Parthians in Nineveh: Occupation


The famous Neo-Assyrian city of Nineveh was occupied by Seleucid Greeks and then Parthians after it fell to a force of Medes and Persians in the summer of 612 BC (Stronach and Lumsden 1992). The most important piece of Parthian architecture was uncovered by George Smith in 1875. [FIGURE 1]

Figure 1

Parthian lintel recovered by George Smith.  It bears devices that relate it to the art of Hatra, where other ‘dragons’ can be found. The lintel is currently in the British Museum (B.M. WAA 118896).

Drawing upon the wave of public enthusiasm for Assyrian culture stimulated by the famous excavations of Layard (1817-1894), Smith largely ignored non-literary materials, particularly from later periods.  His methods were such that this stone lintel, recovered near the entrance of the South West Palace, has no architectural context. It is likely that this lintel was part of a Parthian structure, but because Smith assumed it was Assyrian (Smith 1875: 146), it was illustrated on the cover of the second edition of his book Assyrian Discoveries. It depicts two winged creatures of a broad feline form with prominent feet and wings facing an altar.  Similar devices occur on the metopes of Hatrine Temples (Curtis 1976: 60).  Like other Parthian structures at Nineveh, it may have largely followed the Neo-Assyrian plan [FIGURE 2], but there may have been a Parthian period pitched brick vault as well.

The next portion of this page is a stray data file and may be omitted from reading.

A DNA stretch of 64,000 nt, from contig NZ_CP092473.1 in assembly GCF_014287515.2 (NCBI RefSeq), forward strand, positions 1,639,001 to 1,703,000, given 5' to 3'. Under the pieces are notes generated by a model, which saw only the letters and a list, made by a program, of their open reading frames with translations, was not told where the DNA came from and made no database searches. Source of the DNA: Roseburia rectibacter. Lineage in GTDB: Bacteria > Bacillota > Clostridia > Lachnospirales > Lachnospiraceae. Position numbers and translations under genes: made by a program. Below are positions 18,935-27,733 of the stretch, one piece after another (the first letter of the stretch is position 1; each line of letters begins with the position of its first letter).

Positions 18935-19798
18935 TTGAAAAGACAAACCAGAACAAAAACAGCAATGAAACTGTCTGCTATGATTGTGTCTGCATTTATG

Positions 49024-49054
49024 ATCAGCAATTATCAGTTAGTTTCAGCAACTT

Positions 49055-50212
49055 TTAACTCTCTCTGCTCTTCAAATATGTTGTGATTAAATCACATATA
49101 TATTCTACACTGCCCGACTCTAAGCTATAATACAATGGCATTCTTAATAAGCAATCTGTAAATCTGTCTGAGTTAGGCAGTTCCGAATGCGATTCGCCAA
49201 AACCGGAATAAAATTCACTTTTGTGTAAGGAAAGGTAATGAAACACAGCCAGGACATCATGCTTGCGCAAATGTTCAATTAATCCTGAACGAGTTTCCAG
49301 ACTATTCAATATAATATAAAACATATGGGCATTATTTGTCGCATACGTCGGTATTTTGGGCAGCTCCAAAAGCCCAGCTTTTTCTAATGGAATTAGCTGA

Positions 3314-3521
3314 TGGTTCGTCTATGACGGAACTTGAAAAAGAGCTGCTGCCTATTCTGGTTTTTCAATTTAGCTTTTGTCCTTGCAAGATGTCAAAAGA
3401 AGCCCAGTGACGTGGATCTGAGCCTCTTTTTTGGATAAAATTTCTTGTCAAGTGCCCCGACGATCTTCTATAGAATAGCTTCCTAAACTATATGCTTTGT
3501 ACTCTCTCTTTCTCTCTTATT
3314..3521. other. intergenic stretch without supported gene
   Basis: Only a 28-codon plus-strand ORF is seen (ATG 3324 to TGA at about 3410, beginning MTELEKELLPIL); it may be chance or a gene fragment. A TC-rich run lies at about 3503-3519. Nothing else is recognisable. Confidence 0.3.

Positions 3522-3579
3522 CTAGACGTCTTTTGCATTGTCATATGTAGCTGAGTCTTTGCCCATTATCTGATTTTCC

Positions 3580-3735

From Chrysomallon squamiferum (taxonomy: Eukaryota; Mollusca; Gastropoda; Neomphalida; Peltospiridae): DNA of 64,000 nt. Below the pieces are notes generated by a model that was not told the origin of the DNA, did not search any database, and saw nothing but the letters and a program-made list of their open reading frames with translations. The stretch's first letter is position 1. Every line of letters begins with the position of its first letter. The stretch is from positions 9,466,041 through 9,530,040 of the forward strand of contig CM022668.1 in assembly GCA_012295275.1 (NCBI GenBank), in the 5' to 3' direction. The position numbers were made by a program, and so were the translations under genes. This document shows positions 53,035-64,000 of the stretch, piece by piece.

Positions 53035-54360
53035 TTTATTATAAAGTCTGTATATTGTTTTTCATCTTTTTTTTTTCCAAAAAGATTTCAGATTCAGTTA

Figure 2

Parthian rebuilding of Nineveh. Much of the Parthian period rebuilding follows the old Neo-Assyrian plan.  At first fired brick from earlier periods was used, and later stone and rubble walls were built.  A Parthian period cemetery corresponds with a region that was apparently not extensively re-built.  Revised from Campbell-Thompson and Hutchinson (1931: pl. 39).

For more solid evidence, one must progress from the scant architectural remains and consider small finds, but at this stage it is important to define major sources of information; and consider what the term Parthian really means.  Much of our information comes from the Classical world, which was in conflict with the Parthian empire.

Copyright 2003

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